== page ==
GUEST BLOG: Witches and Wizards of the Faroe Islands

We’re back with another Guest Blog article, exploring the wild landscapes and tales of the Faroe Islands with one of our regular contributors, Natalja Saint-Germain! If you would like to submit your own article and tell us all about the lore of where you’re from or the places you’ve visited, do check out our Contact page for more information. Happy reading!

If you’ve ever been to the Faroe Islands, you know that magic feels pretty much real there. In fact, when I was travelling across the archipelago, interviewing local artists about their music, every now and then they told stories about encounters with the supernatural: a group of friends who met a mysterious white horse in the mountain fog, a guy who was followed by a huldra to his workplace… So in order to express my love for this tiny land lost in the cold waters of the North Atlantic, I want to share with you three popular legends about Faroese witches and wizards.

Rinkusteinar of Oyndarfjørður

Long ago, Fuglafjørður got attacked by pirates. When they finished robbing, killing and harassing the locals, they decided to visit another village and took the course to Oyndarfjørður. But they were never destined to reach it – an old witch saw them coming and rushed to the shore to protect her small homeland. She put a curse on the enemies, and their ships turned into two rocking stones.

Illustration of an old woman, seemingly controlling the waves, by Edward Fuglø.

The witch’s name is now long lost and forgotten, but the two stones are still there – rocking on the waves near Oyndarfjørður, unable to reach the village. And this is where they will remain for eternity. In modern sources, those pirate vessels are often described as “the viking ships”. However, it’s highly unlikely for that to be accurate. At the time, it wasn’t the Vikings who were causing havoc in the Faroes, but the Irish.

The defeated nykur of Sørvágsvatn

According to local lore, the people of Sørvágur and Miðvágur used to disappear quite frequently in the old days. Yet, no bodies were found. Only their lungs were sometimes seen floating on the surface of the lake Sørvágsvatn.

Photo of lake on a sunny day, by Natalja Saint-Germain.

Once, during a walk between these villages, a clergyman noticed a young lady sitting on a rock, combing her long hair. He immediately realised what she was – a nykur. In the Faroes, nykar are known as shape-shifting water monsters that can take the form of an attractive woman or man, or a beautiful horse. Once you touch a nykur, there is no escape – you will instantly get glued to its skin. Usually, nykar just drown their victims but, apparently, the nykur of Sørvágsvatn also had a habit of snacking on human meat…

The clergyman was strong in his belief, and so the demonic being failed to seduce him. There are two versions of what he did next. According to the first, he threw a stone that magically grew in size and buried the nykur alive. According to the second, that clergyman was the priest Rasmus Ganting, and he conjured the creature into a stone. All in all, nobody has seen the nykur of Sørvágsvatn since then.

Guttormur í Múla and Barbara við Kvíggja

In the Faroes, there are many legends about a farmer called Guttormur í Múla. Born in 1657, he was probably the most powerful Faroese wizard in the history. Related to a priest called Hans Jørgensen Fynbo, Guttormur never used his magic with ill intentions. The same couldn’t be said about Barbara við Kvíggja, who was often described as a giantess as well. Born in the same year, she was a seer and had a healing stone in her possession, but instead of turning into a great helper of the people, she became an infamous wicked witch due to her rotten nature. The locals even tried putting her to trial, but she escaped the burning at the stake.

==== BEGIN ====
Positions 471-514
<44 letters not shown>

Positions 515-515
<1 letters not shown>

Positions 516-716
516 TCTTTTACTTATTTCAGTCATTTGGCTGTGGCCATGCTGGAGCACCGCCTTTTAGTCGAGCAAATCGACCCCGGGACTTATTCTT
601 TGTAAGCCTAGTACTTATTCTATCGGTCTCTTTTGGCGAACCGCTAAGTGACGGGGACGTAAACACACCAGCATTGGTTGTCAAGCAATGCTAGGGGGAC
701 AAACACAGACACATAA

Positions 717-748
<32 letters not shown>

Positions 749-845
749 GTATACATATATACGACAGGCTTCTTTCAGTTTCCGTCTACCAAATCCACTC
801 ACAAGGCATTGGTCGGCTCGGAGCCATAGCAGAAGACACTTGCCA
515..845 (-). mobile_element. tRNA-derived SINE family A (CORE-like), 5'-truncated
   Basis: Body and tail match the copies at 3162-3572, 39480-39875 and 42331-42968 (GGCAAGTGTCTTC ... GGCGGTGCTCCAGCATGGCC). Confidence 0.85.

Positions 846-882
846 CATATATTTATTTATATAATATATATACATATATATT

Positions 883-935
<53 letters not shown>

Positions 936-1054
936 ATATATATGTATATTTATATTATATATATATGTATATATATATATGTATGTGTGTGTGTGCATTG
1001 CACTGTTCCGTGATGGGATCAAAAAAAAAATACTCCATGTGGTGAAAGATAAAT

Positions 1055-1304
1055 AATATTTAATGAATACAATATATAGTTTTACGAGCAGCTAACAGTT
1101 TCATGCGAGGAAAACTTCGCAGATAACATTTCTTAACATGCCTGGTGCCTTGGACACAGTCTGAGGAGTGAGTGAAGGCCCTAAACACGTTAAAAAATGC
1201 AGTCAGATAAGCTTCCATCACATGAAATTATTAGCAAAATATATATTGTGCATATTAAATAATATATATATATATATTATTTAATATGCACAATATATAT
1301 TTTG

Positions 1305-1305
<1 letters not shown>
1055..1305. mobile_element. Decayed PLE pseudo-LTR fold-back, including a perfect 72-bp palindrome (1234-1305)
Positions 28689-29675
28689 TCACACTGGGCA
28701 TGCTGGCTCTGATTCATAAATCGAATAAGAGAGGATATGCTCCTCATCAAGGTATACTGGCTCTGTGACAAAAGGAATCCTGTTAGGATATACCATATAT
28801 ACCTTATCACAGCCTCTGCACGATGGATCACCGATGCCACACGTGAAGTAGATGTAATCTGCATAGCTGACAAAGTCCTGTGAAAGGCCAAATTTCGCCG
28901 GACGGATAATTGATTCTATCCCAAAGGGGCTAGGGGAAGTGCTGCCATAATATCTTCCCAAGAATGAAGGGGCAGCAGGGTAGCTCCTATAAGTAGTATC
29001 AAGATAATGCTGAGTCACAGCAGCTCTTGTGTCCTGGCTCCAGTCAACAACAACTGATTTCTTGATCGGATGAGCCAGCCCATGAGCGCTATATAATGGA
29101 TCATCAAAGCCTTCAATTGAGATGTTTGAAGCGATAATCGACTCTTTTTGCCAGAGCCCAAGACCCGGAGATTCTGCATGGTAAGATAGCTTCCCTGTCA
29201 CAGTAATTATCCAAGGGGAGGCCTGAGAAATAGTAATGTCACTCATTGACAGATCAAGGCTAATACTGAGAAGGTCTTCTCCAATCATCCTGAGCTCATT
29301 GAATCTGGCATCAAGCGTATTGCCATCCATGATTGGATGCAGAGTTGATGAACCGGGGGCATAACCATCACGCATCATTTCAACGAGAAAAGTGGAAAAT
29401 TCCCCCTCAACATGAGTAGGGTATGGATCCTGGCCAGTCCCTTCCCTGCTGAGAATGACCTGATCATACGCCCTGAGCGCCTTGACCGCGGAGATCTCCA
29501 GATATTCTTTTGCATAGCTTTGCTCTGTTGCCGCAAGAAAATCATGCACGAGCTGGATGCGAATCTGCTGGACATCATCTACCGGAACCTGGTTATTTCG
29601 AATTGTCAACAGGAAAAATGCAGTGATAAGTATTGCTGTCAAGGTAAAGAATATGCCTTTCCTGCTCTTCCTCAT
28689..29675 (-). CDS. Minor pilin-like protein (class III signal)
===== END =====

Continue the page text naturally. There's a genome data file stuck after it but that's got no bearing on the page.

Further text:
Illustration of sorceress seemingly raising havoc on the ocean, by LivArt (Livar Nysted).

According to the legend, Barbara envied Guttormur and was trying to confront him. Once, when he was fishing with his sons along with other men of the village, she came to the local river (Matará í Múla), threw a handful of seashells into it, and cast the following spell: how many seashells sank, so many boats would sink. And so a storm rose, and all the men of the village perished at sea, except for Guttormur and his sons. It is said that, whilst rowing for his life, one of them noticed a fire in the water and told Guttormur about it. When they reached the shore and saw Barbara sitting by the house of Múli with her long hair worn loose, the wizard put two and two together. However, because they only managed to moor in Krossdali, their walk to the house took quite some time. Upon arrival, the witch met them inside. It is said, Guttormur hit her two times in the nose, and then shaved her head – and without her long locks, she lost her power.

Afterwards, they forced her into the sauna and lit a fire. Without her magic, Barbara couldn’t escape and almost got cooked alive. Finally, Guttormur evicted her from the village for good. Nevertheless, the witch didn’t learn that lesson, and continued taking attempts to spy on her enemy. She even cursed the village of Múli which is now known for its notoriously bad weather.

Natalja Saint-Germain is a PhD student in History of Law
and State, the creator of the La Bibliothèque Hantée and
#SwampSunday. She blogs about the dark side of folklore,
culture and history. You can find more about Natalja on her
Twitter page @bjorn_stjerne.